Even at the higher gain settings with the O2 your not going to get any audible hiss......if there is some its from your recording.
(or from a noisier DAC/audio out such as that implemented in the STX). The O2 is a 'black' amp, but back when I had it plugged in to my Realtek Audio chipset in my laptop, there was hiss at high volume with nothing playing.
Of course. Good amps/DACs don't improve the signal, they just degrade it as little as possible. In other words: even a perfect amp could not improve/reduce the noise generated by the DAC, it just wouldn't add more noise.
Part of the high performance of the O2 is the fact that the volume control comes after the gain stage. So the noise generated by the gain stage will be attenuated if you turn the volume control down.
The STX has entirely digital volume and gain control, and therefore the software "gain switch" does not affect the noise floor or the distortion of the headphone output at matched levels at all. The only things that do affect the noise floor are:
- software problems on Windows (16-bit volume control, etc.)
- hardware problems like interference, bad power supply, or ground loops
- the sample rate (48/96/192 kHz is 6-7 dB less noisy than 44.1/88.2/176.4 kHz because of the re-clocking performed by the C-Media chip in the latter case)
- the impedance and efficiency of your headphones (use 250+ Ω HD6xx, DTxx0, etc., and there should be no audible noise, with the additional benefits of a high damping factor and low distortion)
If high gain sounds better to you, that can be because of two possible reasons: either you did not match the volume properly (and therefore provided another example of how higher gain fools people into thinking the sound quality has improved, when in fact it did not), or there is some problem in the Windows drivers (for example, under certain circumstances, software dynamic compression is applied to the audio output to avoid clipping, but that should not normally happen at 50% volume).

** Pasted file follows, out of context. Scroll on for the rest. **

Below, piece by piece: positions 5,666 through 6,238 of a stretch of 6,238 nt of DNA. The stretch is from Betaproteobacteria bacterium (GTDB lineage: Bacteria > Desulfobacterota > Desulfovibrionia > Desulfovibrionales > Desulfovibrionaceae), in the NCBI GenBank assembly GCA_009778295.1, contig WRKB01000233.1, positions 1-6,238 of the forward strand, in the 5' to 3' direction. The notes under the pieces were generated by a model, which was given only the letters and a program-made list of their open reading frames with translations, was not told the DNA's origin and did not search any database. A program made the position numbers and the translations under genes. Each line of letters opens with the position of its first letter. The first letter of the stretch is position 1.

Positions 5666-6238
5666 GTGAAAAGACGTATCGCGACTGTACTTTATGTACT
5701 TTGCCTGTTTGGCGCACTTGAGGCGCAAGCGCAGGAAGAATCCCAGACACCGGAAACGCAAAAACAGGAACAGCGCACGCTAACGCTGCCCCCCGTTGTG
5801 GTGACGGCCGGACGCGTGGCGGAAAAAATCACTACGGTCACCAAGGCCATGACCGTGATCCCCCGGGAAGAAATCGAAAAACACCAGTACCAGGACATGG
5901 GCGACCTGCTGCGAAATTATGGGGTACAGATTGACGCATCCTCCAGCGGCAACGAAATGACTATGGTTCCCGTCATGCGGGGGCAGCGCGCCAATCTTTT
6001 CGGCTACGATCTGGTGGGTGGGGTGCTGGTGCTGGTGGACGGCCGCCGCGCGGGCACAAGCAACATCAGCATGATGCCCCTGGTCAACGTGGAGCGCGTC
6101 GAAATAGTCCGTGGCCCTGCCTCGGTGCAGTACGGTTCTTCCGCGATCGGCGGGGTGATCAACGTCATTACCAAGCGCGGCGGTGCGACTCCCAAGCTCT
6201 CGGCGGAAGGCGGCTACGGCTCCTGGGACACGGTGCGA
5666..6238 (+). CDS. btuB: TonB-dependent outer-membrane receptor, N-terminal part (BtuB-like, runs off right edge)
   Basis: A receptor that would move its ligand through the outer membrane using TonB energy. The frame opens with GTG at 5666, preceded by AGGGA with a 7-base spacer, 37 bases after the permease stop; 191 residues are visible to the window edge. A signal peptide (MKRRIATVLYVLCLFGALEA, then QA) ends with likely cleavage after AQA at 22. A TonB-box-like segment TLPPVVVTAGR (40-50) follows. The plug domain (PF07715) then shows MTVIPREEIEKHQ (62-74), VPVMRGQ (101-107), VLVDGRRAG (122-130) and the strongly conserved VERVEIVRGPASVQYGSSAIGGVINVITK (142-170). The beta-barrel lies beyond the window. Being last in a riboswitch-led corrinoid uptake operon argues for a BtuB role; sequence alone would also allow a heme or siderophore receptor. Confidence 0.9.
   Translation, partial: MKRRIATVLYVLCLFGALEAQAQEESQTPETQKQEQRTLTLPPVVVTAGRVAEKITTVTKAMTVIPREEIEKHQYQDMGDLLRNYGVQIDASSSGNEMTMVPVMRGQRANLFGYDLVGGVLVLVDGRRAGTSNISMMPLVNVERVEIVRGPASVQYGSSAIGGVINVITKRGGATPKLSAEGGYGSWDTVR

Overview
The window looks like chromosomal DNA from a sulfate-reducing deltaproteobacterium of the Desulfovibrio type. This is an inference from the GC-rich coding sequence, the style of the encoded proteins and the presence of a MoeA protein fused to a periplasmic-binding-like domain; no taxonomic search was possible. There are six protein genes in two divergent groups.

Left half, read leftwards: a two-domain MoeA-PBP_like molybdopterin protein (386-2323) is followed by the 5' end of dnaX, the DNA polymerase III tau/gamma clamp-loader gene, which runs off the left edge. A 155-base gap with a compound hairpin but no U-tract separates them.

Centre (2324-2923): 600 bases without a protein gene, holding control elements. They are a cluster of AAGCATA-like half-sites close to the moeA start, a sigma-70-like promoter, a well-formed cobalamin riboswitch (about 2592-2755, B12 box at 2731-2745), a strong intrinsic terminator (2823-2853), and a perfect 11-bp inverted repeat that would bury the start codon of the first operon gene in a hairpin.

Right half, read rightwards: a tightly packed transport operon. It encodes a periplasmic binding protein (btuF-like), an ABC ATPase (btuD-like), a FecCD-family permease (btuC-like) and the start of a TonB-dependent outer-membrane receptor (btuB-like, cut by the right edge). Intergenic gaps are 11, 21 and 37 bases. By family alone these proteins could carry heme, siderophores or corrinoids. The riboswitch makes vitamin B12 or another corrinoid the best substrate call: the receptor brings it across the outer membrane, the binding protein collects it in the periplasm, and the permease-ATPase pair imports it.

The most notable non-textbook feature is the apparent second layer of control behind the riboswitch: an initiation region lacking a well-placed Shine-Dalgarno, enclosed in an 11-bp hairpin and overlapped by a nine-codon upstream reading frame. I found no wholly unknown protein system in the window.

I agree, generally speaking the less gain an amp runs the quieter it is, and less prone to distortion. As above, if you need to wind the volume past 12 o'clock you could probably do with a bit more gain. Aim for ~50% on the volume dial as the maximum volume you will use.
There is nothing wrong with using low gain on the O2, and more than 50% volume.
Well i use unity gain in my O2 and half volume is my comfort level with Grados, with Sennheisers i use 2.5x gain as half volume is also the most i can comfortably listen to. Reason for aiming for 50% on the volume pot is because that is the sweet spot for channel balance.
This may be a stupid question but I'm considering the Magni and noticed it only uses stereo RCA's for input. If I connect an Xonar DGX with a mini to RCA to the Magni will I lose the Dolby Headphone 5.1 surround effect since the signal is being "split into stereo"?
The headphone surround effect is encoded into the stereo output of the sound card. But you need to select "Headphones" instead of "2 Speakers" in the Xonar Audio Center, and enable Dolby Headphone. Note that some Xonar cards that have separate (amplified) headphone and line outputs (specifically, the Essence ST/STX) do not support Dolby Headphone on the line outputs.
edit: But if you're interested: something like a receiver's headphone jack has a high output impedance. This causes, for example, a bass boost and loose bass with dynamic headphones. Planar magnetics are pretty much purely resistive loads so they don't really care about the output impedance.
So, if you switch from the Magni or O2 to a receiver with a HD555 you will hear a huge different in the bass, with a HE- or LCD or other planar magnetic headphone you won't.
It seems like the Modi is preferred over the ODAC due to the Modi sounding less bright; the O2 is preferred over the Magni for the same reason. Receivers are preferred over both for open dynamics due to a greater effect on the bass. For those that prefer warm and bass-heavy headphones, it seems to me like it would be easier to go with a set of dynamics and an AVR receiver (albeit without 0 ohms impedance), enjoy the bass, and forgo the entire M&M vs O2/ODAC transparency debate.
xnor mentioned AVRs providing more bass than the low-end Schiit and JDS sets. I'm thinking of getting a set of the Fostex T50RPs (probably won't ever mod them); since they're orthodynamic, I'd like to know that the two sets mentioned in this thread will be sufficient to drive the set without leaving out bass due to brightness bias. I have mentioned which three receivers and which speaker amp I had in mind (all of which were manufactured within the last three years), but I'll leave any debate of those particular sets in their own thread.